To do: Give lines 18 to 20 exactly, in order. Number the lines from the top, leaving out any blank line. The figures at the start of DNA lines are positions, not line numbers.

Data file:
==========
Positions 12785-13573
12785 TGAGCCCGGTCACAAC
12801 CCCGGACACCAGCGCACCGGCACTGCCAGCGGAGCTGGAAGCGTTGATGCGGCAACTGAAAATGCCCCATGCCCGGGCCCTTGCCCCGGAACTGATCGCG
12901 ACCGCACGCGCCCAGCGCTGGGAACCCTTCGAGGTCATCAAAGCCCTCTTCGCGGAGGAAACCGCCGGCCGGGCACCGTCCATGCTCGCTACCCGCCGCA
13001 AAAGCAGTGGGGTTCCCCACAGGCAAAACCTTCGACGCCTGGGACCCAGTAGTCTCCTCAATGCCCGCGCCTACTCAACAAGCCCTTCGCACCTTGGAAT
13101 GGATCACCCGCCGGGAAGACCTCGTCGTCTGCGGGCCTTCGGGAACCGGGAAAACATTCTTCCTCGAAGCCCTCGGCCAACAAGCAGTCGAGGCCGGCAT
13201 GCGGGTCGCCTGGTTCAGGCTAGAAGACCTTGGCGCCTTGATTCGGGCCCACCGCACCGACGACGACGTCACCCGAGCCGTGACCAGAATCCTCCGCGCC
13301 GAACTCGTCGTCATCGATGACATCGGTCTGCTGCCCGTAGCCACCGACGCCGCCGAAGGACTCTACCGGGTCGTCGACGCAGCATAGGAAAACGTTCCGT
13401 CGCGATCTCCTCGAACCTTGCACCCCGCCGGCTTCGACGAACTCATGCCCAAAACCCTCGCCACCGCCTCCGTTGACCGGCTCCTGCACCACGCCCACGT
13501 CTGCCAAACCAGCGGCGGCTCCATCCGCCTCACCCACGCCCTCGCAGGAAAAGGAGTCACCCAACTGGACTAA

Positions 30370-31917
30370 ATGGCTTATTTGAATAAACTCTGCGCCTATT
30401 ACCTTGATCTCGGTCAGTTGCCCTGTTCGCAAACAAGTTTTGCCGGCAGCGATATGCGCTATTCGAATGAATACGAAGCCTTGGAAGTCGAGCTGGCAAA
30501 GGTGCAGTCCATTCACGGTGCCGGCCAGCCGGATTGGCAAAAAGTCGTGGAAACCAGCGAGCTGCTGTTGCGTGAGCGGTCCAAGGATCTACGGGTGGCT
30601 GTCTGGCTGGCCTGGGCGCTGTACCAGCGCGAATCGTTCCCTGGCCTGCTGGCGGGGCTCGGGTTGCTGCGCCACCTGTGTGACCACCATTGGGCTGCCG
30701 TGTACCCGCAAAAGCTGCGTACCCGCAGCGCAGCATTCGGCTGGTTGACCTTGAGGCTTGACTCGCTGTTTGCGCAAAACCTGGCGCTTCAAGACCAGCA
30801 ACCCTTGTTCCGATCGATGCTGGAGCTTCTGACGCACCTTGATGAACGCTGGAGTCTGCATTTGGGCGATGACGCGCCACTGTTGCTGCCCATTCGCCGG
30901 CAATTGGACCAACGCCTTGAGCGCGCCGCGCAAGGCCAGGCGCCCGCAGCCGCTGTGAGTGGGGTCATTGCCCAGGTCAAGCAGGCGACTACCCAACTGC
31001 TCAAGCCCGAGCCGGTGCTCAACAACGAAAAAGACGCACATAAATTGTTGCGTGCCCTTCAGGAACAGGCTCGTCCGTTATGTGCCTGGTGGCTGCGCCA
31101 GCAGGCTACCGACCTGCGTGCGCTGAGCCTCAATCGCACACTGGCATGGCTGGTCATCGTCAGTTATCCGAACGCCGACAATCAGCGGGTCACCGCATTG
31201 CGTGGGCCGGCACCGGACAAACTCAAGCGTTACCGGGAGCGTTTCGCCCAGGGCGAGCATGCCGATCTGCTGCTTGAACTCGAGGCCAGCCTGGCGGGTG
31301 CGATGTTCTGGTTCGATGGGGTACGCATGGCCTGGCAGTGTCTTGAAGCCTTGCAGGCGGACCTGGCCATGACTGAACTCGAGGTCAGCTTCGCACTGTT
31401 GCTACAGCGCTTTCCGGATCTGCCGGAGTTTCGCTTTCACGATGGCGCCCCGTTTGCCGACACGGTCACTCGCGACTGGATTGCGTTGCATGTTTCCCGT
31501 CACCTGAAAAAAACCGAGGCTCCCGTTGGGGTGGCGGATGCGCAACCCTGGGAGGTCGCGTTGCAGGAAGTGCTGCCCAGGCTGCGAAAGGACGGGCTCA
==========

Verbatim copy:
30901 CAATTGGACCAACGCCTTGAGCGCGCCGCGCAAGGCCAGGCGCCCGCAGCCGCTGTGAGTGGGGTCATTGCCCAGGTCAAGCAGGCGACTACCCAACTGC
31001 TCAAGCCCGAGCCGGTGCTCAACAACGAAAAAGACGCACATAAATTGTTGCGTGCCCTTCAGGAACAGGCTCGTCCGTTATGTGCCTGGTGGCTGCGCCA
31101 GCAGGCTACCGACCTGCGTGCGCTGAGCCTCAATCGCACACTGGCATGGCTGGTCATCGTCAGTTATCCGAACGCCGACAATCAGCGGGTCACCGCATTG